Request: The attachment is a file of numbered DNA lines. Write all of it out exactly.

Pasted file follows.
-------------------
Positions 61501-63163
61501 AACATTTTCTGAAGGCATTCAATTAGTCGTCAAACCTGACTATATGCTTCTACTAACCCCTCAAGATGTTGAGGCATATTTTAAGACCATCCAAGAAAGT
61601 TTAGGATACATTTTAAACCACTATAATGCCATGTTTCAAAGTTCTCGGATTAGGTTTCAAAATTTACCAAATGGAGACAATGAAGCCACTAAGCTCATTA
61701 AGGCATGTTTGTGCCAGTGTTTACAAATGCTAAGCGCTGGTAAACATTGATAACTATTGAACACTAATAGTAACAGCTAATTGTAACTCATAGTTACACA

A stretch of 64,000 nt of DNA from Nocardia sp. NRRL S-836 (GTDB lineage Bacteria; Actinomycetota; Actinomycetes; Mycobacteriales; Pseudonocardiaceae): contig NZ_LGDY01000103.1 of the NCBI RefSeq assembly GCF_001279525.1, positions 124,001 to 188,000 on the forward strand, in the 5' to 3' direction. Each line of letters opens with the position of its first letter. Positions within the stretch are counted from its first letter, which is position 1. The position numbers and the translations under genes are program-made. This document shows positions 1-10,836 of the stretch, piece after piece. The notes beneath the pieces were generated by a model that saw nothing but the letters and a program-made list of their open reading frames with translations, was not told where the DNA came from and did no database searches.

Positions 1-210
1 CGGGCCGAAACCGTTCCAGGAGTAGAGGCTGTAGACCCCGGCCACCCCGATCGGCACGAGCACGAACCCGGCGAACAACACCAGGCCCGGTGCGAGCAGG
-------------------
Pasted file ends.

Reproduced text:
Positions 61501-63163
61501 AACATTTTCTGAAGGCATTCAATTAGTCGTCAAACCTGACTATATGCTTCTACTAACCCCTCAAGATGTTGAGGCATATTTTAAGACCATCCAAGAAAGT
61601 TTAGGATACATTTTAAACCACTATAATGCCATGTTTCAAAGTTCTCGGATTAGGTTTCAAAATTTACCAAATGGAGACAATGAAGCCACTAAGCTCATTA
61701 AGGCATGTTTGTGCCAGTGTTTACAAATGCTAAGCGCTGGTAAACATTGATAACTATTGAACACTAATAGTAACAGCTAATTGTAACTCATAGTTACACA

A stretch of 64,000 nt of DNA from Nocardia sp. NRRL S-836 (GTDB lineage Bacteria; Actinomycetota; Actinomycetes; Mycobacteriales; Pseudonocardiaceae): contig NZ_LGDY01000103.1 of the NCBI RefSeq assembly GCF_001279525.1, positions 124,001 to 188,000 on the forward strand, in the 5' to 3' direction. Each line of letters opens with the position of its first letter. Positions within the stretch are counted from its first letter, which is position 1. The position numbers and the translations under genes are program-made. This document shows positions 1-10,836 of the stretch, piece after piece. The notes beneath the pieces were generated by a model that saw nothing but the letters and a program-made list of their open reading frames with translations, was not told where the DNA came from and did no database searches.

Positions 1-210
1 CGGGCCGAAACCGTTCCAGGAGTAGAGGCTGTAGACCCCGGCCACCCCGATCGGCACGAGCACGAACCCGGCGAACAACACCAGGCCCGGTGCGAGCAGG